Very interesting data point on zinc last week. Courtesy of industry consultants CHR Metals.
These analysts calculated the average cost of zinc production across the mining industry. And came up with a conclusion that might surprise many observers.
Namely, that most zinc producers are still quite profitable. Even at today's lower prices.
CHR found that the average cash costs for producing zinc in 2013 amounted to $1,400 per tonne. Or about $0.63 per pound.
That leaves a fairly substantial margin for profit, at current zinc prices of $0.94 per pound.
This analysis flies in the face of conventional wisdom in the zinc market of late. Where many onlookers have been suggesting that low prices will create a shortage of metal. Especially in concert with planned closures of a number of depleted mines globally.
But cash costs alone may not tell the whole story. In order to start new mines, producers need more than just a recovery of their operating costs. They also require payback of capital invested in building new pits and processing facilities.
The bottom line could be that existing mines will solider on. But new projects will be harder to come by.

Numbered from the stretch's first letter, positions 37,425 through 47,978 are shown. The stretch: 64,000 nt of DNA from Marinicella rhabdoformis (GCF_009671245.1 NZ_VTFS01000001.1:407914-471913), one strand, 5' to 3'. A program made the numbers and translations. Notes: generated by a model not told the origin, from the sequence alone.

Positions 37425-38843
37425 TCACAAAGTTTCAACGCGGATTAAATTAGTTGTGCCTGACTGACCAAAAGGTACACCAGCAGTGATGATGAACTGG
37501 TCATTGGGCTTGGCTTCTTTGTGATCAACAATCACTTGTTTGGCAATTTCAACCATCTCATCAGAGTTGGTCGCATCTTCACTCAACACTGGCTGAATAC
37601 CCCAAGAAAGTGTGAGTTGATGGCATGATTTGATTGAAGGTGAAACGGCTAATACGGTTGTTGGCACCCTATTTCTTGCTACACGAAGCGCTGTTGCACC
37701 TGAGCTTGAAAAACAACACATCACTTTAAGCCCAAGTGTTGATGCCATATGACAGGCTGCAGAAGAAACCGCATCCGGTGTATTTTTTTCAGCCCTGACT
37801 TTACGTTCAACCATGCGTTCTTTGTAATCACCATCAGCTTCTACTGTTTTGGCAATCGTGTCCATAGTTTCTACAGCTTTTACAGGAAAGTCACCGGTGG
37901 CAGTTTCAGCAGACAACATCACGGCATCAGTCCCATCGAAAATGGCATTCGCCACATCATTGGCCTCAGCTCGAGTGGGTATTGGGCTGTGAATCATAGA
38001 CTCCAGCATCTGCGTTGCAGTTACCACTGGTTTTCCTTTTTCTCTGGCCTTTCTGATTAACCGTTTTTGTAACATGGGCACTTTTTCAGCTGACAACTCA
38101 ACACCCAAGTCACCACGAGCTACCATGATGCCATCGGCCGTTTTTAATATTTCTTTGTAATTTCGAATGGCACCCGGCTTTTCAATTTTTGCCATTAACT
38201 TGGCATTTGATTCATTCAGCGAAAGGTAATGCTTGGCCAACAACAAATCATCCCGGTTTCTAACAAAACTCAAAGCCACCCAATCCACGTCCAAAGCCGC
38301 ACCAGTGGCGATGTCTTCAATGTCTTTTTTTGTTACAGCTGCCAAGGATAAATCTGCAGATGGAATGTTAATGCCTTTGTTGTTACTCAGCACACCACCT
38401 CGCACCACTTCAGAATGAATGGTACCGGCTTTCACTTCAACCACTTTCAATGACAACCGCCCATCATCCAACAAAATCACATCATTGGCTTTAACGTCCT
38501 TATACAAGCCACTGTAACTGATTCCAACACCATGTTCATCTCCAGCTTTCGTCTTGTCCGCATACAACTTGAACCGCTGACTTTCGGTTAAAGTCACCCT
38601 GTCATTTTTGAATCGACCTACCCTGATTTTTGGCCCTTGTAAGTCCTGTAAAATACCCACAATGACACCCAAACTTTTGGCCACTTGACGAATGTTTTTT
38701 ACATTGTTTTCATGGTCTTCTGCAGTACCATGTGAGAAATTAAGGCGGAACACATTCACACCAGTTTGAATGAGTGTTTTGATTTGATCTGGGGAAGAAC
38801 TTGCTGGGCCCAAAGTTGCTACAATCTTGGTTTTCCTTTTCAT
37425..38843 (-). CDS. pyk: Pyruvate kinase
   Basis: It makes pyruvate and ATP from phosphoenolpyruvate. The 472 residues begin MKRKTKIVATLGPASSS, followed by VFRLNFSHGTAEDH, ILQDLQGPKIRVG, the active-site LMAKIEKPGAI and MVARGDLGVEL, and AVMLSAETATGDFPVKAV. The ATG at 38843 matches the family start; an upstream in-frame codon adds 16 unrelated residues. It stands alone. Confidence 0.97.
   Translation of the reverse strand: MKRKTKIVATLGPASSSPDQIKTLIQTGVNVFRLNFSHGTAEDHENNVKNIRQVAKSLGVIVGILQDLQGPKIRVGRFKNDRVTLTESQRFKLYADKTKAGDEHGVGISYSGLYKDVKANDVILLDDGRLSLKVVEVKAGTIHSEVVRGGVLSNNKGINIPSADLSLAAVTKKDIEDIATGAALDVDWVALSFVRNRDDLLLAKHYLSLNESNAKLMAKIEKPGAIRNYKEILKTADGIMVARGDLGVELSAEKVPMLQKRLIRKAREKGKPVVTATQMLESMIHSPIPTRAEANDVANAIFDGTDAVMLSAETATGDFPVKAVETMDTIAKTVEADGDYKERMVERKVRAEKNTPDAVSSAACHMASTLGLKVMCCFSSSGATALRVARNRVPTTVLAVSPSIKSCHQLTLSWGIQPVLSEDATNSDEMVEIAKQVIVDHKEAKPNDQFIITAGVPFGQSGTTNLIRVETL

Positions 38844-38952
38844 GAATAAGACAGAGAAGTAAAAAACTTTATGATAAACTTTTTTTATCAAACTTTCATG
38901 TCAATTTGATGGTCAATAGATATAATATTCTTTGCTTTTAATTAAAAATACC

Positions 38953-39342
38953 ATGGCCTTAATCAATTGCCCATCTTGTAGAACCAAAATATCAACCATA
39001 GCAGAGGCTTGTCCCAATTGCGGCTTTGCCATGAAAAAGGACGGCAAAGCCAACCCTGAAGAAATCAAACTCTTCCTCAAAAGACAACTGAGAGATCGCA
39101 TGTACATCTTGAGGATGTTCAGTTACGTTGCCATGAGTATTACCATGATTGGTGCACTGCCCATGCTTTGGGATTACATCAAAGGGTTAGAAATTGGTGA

That indeed seems to be the message from at least one new zinc project: the Perkoa mine in Burkina Faso.
Perkoa was slated to become one of only a few operating zinc mines in Africa. But costs have been stacking up against the project. With its operator, GlencoreXstrata, officially suspending development work in February. Because of "unacceptable" financial results.
That shutdown led to news last week that Perkoa's junior partner, Blackthorn Resources, will permanently exit the project. With Glencore buying out Blackthorn's 27.3% interest for $12 million.
The price tag suggests neither party sees much upside in the project under current market conditions. Signalling that the current zinc price may simply not cover the "all-in" cost for bringing new production online.
It will be critical to watch the fates of other such development projects. To see which way supply (and prices) are headed here.
Here's to covering all the costs,
By Dave Forest